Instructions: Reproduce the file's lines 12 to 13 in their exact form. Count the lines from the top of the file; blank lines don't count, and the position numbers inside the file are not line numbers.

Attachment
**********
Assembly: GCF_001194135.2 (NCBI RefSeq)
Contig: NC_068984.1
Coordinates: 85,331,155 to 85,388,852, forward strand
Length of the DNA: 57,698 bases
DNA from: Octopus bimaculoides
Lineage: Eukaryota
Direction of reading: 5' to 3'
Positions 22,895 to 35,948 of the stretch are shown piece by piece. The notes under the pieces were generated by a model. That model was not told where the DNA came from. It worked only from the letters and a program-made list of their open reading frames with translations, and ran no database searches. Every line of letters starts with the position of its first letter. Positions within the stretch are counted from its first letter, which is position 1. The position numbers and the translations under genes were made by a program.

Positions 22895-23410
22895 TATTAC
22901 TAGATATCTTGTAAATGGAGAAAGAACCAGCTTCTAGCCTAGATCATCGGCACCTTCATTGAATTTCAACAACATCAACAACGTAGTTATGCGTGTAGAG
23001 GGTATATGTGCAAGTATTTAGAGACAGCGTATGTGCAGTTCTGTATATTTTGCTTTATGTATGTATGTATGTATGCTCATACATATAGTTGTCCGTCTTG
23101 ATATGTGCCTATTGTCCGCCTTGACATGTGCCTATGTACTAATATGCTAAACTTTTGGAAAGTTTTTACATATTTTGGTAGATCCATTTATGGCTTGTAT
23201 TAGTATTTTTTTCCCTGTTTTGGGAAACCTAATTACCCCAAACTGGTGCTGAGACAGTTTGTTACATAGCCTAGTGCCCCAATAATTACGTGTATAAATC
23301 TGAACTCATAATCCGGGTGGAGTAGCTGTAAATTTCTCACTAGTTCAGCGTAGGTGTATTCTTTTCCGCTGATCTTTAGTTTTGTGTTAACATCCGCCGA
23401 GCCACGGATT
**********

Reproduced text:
23001 GGTATATGTGCAAGTATTTAGAGACAGCGTATGTGCAGTTCTGTATATTTTGCTTTATGTATGTATGTATGTATGCTCATACATATAGTTGTCCGTCTTG
23101 ATATGTGCCTATTGTCCGCCTTGACATGTGCCTATGTACTAATATGCTAAACTTTTGGAAAGTTTTTACATATTTTGGTAGATCCATTTATGGCTTGTAT